What Kind of Mobile Technology is Best? Native App or Mobile Website?
The scales have finally tipped, and your customers are now more likely to find you via their mobile devices than they are on their PCs. This means your business needs to quickly align itself with best mobile technology marketing practices in order to keep yourselves positioned ahead of the competition. So, the question becomes: How best to use mobile marketing to your advantage? That question leads to: What kind of mobile technology is best? A Native app or a mobile website?
First, let’s review the differences between the two.
Native app. A native app is written specifically for a particular hardware platform. It becomes a part of the device’s hardware until/unless a user chooses to delete it. One of the advantages to this is that it will run faster since no translation is needed. They’re best suited for very specific service or task-oriented applications. Native apps are purchased/downloaded from an online app store. Examples include the Camera+ app for Apple’s iOS devices or the way Instagram works.
Mobile website. Mobile website applications translate across the mobile device spectrum. The difference is they are not device specific but, rather, they live on the web and are are all accessible via the device’s web browser. Mobile website apps may be slightly slower to load when it comes to specific task-based applications – but they are still much faster loading than websites designed for desktops only. There is also no need to purchase or download anything extra.
So, which mobile technology is best for your business?
The bottom line is that while there a few specific instances where native apps might be the way to go, the world of mobile technology is moving more in the direction of mobile website applications because they’re more cost effective, can instantly reach a broader customer base, and continue to meet the demands of a fast-loading and easily navigable site.
In terms of design:
Native apps. As mentioned above, they have to be designed for specific devices. So each device (i.e. Android, iPhone, etc.) requires separate programming and development. It is hosted by a permanent site and lives on the hardware of your customers device(s). This can be a detriment because studies show that while customers love to download apps, they don’t use them regularly. This doesn’t necessarily provide a positive ROI. They are best when task speed is essential and/or the app requires the use of a device’s specific features.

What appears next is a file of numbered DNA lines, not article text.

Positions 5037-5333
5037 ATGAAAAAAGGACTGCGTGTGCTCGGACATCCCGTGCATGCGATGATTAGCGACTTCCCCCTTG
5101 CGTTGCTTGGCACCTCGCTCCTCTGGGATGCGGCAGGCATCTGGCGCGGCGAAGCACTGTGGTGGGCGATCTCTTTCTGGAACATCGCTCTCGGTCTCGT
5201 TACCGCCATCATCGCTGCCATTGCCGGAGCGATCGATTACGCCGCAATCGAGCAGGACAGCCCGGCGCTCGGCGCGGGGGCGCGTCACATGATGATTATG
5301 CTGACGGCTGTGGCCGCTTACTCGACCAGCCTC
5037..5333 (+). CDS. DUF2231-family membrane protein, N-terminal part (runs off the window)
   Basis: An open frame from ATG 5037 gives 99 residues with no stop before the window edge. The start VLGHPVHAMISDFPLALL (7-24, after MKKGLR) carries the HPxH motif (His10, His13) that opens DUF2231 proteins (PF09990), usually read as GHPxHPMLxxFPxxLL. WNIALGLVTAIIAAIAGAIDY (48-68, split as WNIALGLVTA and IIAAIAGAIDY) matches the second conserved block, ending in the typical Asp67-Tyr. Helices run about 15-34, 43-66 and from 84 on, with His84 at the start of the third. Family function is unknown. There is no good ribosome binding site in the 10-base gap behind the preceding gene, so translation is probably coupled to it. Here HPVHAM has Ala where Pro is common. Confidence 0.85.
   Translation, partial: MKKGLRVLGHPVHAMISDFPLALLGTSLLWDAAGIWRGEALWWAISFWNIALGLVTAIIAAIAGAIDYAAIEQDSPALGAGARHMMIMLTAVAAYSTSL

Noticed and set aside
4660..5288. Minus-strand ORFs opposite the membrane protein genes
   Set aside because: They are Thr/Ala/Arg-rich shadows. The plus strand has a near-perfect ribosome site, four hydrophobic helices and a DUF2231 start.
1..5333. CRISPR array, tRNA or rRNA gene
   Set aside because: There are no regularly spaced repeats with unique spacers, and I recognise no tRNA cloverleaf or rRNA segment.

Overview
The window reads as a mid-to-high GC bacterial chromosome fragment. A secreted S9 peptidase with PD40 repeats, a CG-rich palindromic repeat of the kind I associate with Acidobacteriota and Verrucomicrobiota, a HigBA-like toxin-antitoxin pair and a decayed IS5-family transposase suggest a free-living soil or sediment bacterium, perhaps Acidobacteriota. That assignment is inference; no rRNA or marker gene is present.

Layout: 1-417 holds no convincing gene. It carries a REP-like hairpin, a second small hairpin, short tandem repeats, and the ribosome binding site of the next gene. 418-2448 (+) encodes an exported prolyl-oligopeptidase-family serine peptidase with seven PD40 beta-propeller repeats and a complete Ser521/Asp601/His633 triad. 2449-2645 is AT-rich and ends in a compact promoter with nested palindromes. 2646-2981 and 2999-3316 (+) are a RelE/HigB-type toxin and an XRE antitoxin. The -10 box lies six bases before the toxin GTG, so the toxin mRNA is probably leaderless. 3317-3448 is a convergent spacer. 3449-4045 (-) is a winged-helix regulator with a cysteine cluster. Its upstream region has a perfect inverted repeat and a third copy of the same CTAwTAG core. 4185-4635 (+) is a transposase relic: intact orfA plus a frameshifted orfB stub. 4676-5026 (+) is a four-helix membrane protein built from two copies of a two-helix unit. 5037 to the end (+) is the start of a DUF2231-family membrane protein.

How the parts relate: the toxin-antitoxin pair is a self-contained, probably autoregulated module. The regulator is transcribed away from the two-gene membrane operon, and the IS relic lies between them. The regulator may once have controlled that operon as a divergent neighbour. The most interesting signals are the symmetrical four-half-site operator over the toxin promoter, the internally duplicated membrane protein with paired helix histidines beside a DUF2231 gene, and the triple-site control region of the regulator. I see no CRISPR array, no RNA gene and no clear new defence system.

Mobile website. Because they are hosted by a mobile content management system (CMS), and are not device specific, they are much easier to build and scale. Unlike native apps, they do not require standard software development kits (SDK). Although they may not be able to interface with all of a particular features of a mobile device, they can be customized to work with some.
In terms of cost:
Hands down, a mobile website is significantly more affordable to design. Depending on the complexity of the service or data you are delivering to your customers and clients, a native app can cost you thousands, and possibly more thousands, of dollars to design and maintain. A simple mobile website design should cost you less than $1000, depending on the number of pages involved.
In terms of customer abilities:
Native apps. If your company wants to provide a very specific and secure service to the clients, a native app can help you do that. Because they are sold in an app store, the customer will be directed to your app via the store’s search and marketing features. If your service requires the use of a native device’s specific features, information, or hardware, a native app might be your only option.
Mobile website. Customers will appreciate accessing your website, social media accounts, and other applications via their web browser, without having to download anything special. The majority of a company’s needs will be accessible via the device’s features, such as geo-location, media, etc. Because the design is fluid, customers won’t be using different versions of the app, it remains current in real time as you update your website and features.
One example of a company with a native app gone good, and then bad, is the BBC. As shared by Art Wittmann of Information Week, the BBC had a successful native app that was very popular in the UK. In fact, as many as 50% of their media downloads occurred via their BBC app. However, the app wasn’t nearly as popular in 16 of the other countries it was polled in. Most people, globally speaking, were happiest with their mobile app options. Thus, the BBC has opted to scrap the expensive app and focus their attentions on successful mobile website strategies.
The moral of the BBC’s story: If you are trying to reach a more global market – both literally and figuratively speaking – your mobile technology strategies are probably best aimed at mobile website applications.
Image via www.homergroup.com